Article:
Practice frequent and meticulous hand-washing with soap and water or alcohol-based hand rub
Avoid touching your eyes, nose, or mouth with unwashed hands
Cover your nose and mouth when coughing and/or sneezing with a tissue or flexed elbow
Avoid close contact with anyone with cold or flu-like symptoms
Quarantine anyone who is sick (players, coaches, parents, roommates)
Ensure safe food sources; thoroughly cook meat and eggs
Handshake lines after games should include fist bumps with gloves on
Use individual water bottles; do not share them
Towels should not be shared in any way
While the coronavirus is without question a significant concern, as of today, all activities within USA Hockey will go on as planned. It is important to note, however, that the situation is fluid and we will provide updates as warranted.
It is worth noting that as of today, there are no directives from the CDC to avoid domestic travel, limit large groups or cancel sporting events.
Thank you for your diligence in following the guidelines above and continuing to stay engaged with this important topic.
If you purchased a Promasque product with a HECC label affixed to it, please contact our legal counsel, Ryan W. Miosek at
or call (607) 282-4447.
STATEMENT FROM PROMASQUE REGARDING CERTIFICATION – FEBRUARY 2020
Dear Pro-Masque Customer:
February 20, 2020
As many of you are aware, Pro-Masque has manufactured top quality goalie masks in our family for over fifty-five (SS) years and the quality and safety of the Pro-Masque products have always been our top priority. During this time, I am very proud that our products have been safely utilized in competition from youth hockey to National Hockey League All-Star participants.
While the significant majority of our products are not manufactured for use in youth or USA Ice Hockey sanctioned competition, there have been some of our products that were. In order to properly utilize our products for these competitions, it is necessary for those products to be Hockey Equipment Certification Council ("HECC") certified. While Pro-Masque products have been previously certified for such use, Pro-Masque products are not currently certified by HECC for youth or USA Ice Hockey competition.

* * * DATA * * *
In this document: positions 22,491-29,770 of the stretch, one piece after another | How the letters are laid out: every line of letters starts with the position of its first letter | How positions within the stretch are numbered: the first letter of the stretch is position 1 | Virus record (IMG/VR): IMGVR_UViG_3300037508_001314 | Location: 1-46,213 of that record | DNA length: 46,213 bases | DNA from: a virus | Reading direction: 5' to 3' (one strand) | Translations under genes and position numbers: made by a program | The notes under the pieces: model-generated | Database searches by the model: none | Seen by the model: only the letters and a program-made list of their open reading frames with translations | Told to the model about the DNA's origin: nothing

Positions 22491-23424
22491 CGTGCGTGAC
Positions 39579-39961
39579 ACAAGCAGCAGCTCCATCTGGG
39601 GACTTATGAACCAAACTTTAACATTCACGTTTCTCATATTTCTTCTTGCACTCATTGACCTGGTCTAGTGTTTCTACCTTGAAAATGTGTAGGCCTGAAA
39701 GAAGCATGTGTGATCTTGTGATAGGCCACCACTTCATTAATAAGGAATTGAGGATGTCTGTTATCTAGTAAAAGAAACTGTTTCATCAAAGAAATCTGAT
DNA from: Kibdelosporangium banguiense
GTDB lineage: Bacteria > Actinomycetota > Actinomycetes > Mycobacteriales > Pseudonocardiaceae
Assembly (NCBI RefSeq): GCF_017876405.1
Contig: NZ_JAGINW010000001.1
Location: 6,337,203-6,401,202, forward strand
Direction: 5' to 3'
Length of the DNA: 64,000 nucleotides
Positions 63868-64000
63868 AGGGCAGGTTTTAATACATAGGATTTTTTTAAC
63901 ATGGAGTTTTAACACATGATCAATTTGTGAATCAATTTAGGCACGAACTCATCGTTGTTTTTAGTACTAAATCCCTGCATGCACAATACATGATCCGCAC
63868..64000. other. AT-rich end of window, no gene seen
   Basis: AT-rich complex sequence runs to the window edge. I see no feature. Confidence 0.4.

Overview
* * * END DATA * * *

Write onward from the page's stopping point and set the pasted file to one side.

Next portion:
As a customer of Pro-Masque who may have purchased our product for use in youth or USA Ice Hockey competition, I wanted to personally advise you of these circumstances and ensure that you were aware that the Pro-Masque product purchased is not currently HECC certified for the same. Further, any HECC label that may have been affixed to this product should be removed. My best wishes for continued safety and success, on and off the ice, and I apologize for any confusion or inconvenience.
DECLARATION OF PLAYER SAFETY, FAIR PLAY AND RESPECT
USA Hockey is committed to creating a safe and fair environment for all participants. Respect for the game, opponents, coaches, and officials is a critical part of that environment and it covers several different aspects of sportsmanship and fair play. This Declaration of Safety, Fair Play and Respect will guide a change in culture as to what is considered to be acceptable/unacceptable body checking and competitive contact at all levels of play.
The Declaration clarifies and updates existing rules/definitions to emphasize the key points to more clearly outline what is deemed acceptable and unacceptable behavior. Below is a video that shows examples of actions deemed "acceptable" and "unacceptable" to help illustrate expected behavior.
What is the Declaration of Safety, Fair Play and Respect?
When the USA Hockey Board of Directors ratified the Declaration of Safety, Fair Play and Respect in June of 2019 its intent was to create a culture that eliminates: 1) hits to the head, 2) hits from behind and 3) late hits.
The onus on modifying the culture lies with everyone in the game, from players, coaches and officials to media, parents, fans and administrators.
While the focus of the Declaration is largely around changing the culture and mindset involved with body checking, there is also language that deals with unsportsmanlike conduct centered around banging on the boards to celebrate a body check. Below this video of Pat Kelleher, executive director of USA Hockey, commenting on the Declaration, there is a document that clarifies the intent around what has been a long-standing part of the USA Hockey rulebook.